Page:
In some ways, I think of DSLR's as similar to high-performance outdoor clothes, Leathermans, and SUV's- guys buy them because we like the idea that at any time, these expensive, specialized tools could be exactly what we need. Stuff White People like says it perfectly:
When white people aren’t working, they generally like to wear Outdoor Performance Clothes. The main reason why white people like these clothes is that it allows them to believe that at any moment they could find themselves with a Thule rack on top of their car headed to a national park. It could be 4:00 p.m. on a Saturday when they might get a call “hey man, you know what we need to do? Kayak then camping, right now. I’m on my way to get you, there is no time to change clothes.”
Though it is unlikely that they will receive this call, White people hate the idea of missing an opportunity to enjoy outdoor activities because they weren’t wearing the right clothes.
On the one hand, I love my D50. It was cheap, it focuses and snaps pictures quickly, and I take pretty pictures with it. That said, it's also kind of "I have a big hunk of metal in my hands with a Nikon strap on it, therefore I am a badass." For everyday snapshots, it's kind of overkill (I've been using a much-smaller-but-still-badass panasonic for an everyday camera lately). I get that it does some things a lot better than a compact camera, but I still kind of cringe when I see tourists carrying a $1500, 3-pound hulk of a camera to take a shot available on a postcard in the gift store of a tourist attraction. That said, it's really fun when you actually get a chance to use your little toys. I love it when there's a rope to be cut with my leatherman, a camping trip that requires wearing my patagonia jacket, or a quick happening across the street that lets you whip out your SLR and pop off some shots.
I had one of these moments today, when a stork alighted outside of my room. I'm staying on the fourth floor of my host family's house, and there's an empty flowerpot full of water right outside my window-doors. It's full of water, and while I was killing time on the internet a little while ago, a majestic stork swooped in, grabbed a goldfish in its beak, posed on the railing of the deck, and soared away. I have no idea where the goldfish came from.
A few more pics are up on flickr.
In other random camera news, it has been a long time since anything new has gone on with DSLRs. My D50's sensor is five years old, and unless you're really into cropping, with a tiny bit of postprocessing it's near-impossible to tell the difference between its pictures and those from the new D90. Megapixels don't matter. People worry too much about hype from the camera companies, and don't sit down to figure out a good compromise between how small their camera is, and how much speed and how many stops of light they're willing to give up to a tiny sensor and a slow lens. When you get down to it, that's all that really matters in the world of cameras (but saying that would make life hard for Canon's marketing department).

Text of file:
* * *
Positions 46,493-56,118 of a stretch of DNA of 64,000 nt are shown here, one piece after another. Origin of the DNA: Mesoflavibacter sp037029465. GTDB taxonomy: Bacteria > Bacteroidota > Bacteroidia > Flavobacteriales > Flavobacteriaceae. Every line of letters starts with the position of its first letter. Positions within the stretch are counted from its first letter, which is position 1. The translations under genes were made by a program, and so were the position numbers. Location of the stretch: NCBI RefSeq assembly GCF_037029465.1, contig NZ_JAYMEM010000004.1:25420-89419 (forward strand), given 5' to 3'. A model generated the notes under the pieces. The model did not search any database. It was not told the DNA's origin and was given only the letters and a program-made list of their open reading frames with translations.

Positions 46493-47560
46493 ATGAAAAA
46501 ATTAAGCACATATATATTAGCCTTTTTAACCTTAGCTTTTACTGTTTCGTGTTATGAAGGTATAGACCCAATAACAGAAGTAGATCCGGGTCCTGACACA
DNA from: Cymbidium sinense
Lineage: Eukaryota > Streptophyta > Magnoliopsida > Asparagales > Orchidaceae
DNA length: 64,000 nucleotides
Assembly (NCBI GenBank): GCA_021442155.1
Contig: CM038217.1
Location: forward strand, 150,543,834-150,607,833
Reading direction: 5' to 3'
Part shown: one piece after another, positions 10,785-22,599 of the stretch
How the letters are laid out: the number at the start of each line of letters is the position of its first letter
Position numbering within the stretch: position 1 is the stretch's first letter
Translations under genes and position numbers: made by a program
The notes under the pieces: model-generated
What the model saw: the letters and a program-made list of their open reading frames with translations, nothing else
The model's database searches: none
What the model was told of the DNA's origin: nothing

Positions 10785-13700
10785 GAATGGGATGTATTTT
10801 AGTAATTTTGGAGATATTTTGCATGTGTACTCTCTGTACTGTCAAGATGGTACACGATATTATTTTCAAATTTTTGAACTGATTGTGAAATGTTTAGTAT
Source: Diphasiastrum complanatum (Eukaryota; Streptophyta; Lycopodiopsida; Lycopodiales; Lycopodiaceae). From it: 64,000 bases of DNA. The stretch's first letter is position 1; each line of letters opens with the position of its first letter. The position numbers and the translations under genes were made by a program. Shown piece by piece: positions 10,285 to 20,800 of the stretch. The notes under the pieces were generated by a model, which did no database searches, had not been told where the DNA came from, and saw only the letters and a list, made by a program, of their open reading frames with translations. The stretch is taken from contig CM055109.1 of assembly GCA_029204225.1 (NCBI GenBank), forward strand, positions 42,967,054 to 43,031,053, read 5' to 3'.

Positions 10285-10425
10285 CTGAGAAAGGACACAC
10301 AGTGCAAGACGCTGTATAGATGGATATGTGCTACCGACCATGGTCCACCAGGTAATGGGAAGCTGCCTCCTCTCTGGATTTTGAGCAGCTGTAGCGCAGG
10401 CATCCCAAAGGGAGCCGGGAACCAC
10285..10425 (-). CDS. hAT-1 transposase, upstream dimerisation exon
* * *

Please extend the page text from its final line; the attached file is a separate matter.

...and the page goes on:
Until now, SLR's from Nikon and Canon have kept the same sensor size. Since low-noise-high-sensitivity is due to sensor size, aperture is lens-dependent, and shutter speed is a setting, this means that besides a little work in the camera's software, there's no light advantage from a new body. Marketing departments are lying hypists, and consumers are sheep. However, in the last year, two big things have happened in DSLRS.
#1: The D700. Nikon took the sensor and 90% of the abilities of their expensive D3, and put it into a $3000 (now <$2500) body. Expensive? Hell yes, and I won't be buying one any time soon, but this represents a big drop from the D3's sticker price of $5,000, and my hope is that in another year or two, full-frame breaks the $1,000 barrier.
What the hell is full-frame and why does it matter? Full-frame means the sensor is big, about as big as normal 35mm film. This makes for shots with very little noise, even with high sensitivity (ISO, similar to film speed). This means more light in your shot, which means easier shots in darker places. To illustrate stuff, compact cameras start looking like crap between ISO 400 and 800. DSLR's start between 800 and 1600. The D700 looks like this at ISO 6400:
This means that to get a similar looking shot to a smaller camera, you could shoot two shutter speeds faster, or two aperture stops more closed, and get the same amount of light in the camera. That's a big deal.
#2: HD video. To be honest, when I heard about it for the first time, I didn't think much of it. Tiny cameras can do HD too, and it looks a lot like normal pocket-cam video, just a little sharper. However, then I saw Joichi Ito's video of my company's fifth anniversary party, taken on his Canon 5D Mark II:
Wow. I now get that the big sensors of DSLRS, and their bright lenses with large apertures, are worlds away from little pocket-cam stuff. The video is amazing! It looks better to me than a lot of consumer HD video cameras. I doubt we'll see 5D's making feature films any time soon, and the lack of a hard disk (HD takes up a lot of space), mic attachment, or electronic viewfinder doesn't suit it to cinema, but for capturing an event or location in motion, it blows me away.
Well, that rambled a bit, but I think it arrived in a good place. I'm packing up at the moment- I'm going to Nagoya on the Shinkansen tomorrow morning. It's pretty exciting, because as far as I know, a shinkansen is like a combination of a choo-choo train and a spaceship, and I've loved both of them since I was a little boy. I'll be sure to put up pics a-plenty when I get back.